Migration Decisions in Arctic Alaska: Empirical Evidence of the Stepping Stones Hypothesis
This paper explores hypotheses of hierarchical migration using data from the Alaskan Arctic. We focus on migration of Iñupiat people, who are indigenous to the region, and explore the role of income, harvests of subsistence resources, and other place characteristics in migration decisions. To test related hypotheses we use confidential micro-data from the US Census Bureau’s 2000 Decennial Census of Population and Income. Using predicted earnings and subsistence along with place invariant characteristics we generate migration probabilities using a mixed multinomial and conditional logit model. Our results support stepwise migration patterns, both up and down an urban and rural hierarchy. At the same time, we also identify differences between men and women, and we find mixed effects of place amenities and predicted earnings.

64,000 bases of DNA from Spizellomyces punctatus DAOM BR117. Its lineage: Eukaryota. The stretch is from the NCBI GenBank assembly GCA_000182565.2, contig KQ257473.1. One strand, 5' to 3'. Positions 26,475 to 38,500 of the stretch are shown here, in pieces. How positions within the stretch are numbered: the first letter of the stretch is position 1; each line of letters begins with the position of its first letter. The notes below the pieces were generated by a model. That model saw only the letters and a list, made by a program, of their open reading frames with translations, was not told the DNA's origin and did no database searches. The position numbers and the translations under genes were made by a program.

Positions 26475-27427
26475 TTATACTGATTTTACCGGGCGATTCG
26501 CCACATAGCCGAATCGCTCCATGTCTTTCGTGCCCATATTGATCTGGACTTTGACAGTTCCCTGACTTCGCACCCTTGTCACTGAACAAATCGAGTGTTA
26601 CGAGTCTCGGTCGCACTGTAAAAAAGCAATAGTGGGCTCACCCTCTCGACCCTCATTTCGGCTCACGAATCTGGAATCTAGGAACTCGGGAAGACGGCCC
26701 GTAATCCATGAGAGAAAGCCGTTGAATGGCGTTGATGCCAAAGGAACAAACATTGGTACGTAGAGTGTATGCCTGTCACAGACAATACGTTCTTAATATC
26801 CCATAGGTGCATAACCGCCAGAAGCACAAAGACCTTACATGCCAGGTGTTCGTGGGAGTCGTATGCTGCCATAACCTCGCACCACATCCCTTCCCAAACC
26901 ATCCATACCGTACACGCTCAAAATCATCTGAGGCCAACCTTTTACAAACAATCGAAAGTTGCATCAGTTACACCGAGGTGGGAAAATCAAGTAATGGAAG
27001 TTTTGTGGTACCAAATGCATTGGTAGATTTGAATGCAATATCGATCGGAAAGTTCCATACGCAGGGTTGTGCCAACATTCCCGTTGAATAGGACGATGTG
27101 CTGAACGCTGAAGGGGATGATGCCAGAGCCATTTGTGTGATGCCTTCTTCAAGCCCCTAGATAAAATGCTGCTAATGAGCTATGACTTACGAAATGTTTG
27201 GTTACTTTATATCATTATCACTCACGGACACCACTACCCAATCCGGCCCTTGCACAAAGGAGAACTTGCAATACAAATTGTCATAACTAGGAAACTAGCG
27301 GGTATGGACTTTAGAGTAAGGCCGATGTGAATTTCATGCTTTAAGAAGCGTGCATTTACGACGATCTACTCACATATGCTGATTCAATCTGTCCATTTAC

|Date of creation:||Dec 2010|
|Contact details of provider:|| Postal: 4600 Silver Hill Road, Washington, DC 20233|
Phone: (301) 763-6460
Fax: (301) 763-5935
Web page: http://www.census.gov/ces
More information through EDIRC
When requesting a correction, please mention this item's handle: RePEc:cen:wpaper:10-41. See general information about how to correct material in RePEc.
For technical questions regarding this item, or to correct its authors, title, abstract, bibliographic or download information, contact: (Erica Coates)
If references are entirely missing, you can add them using this form.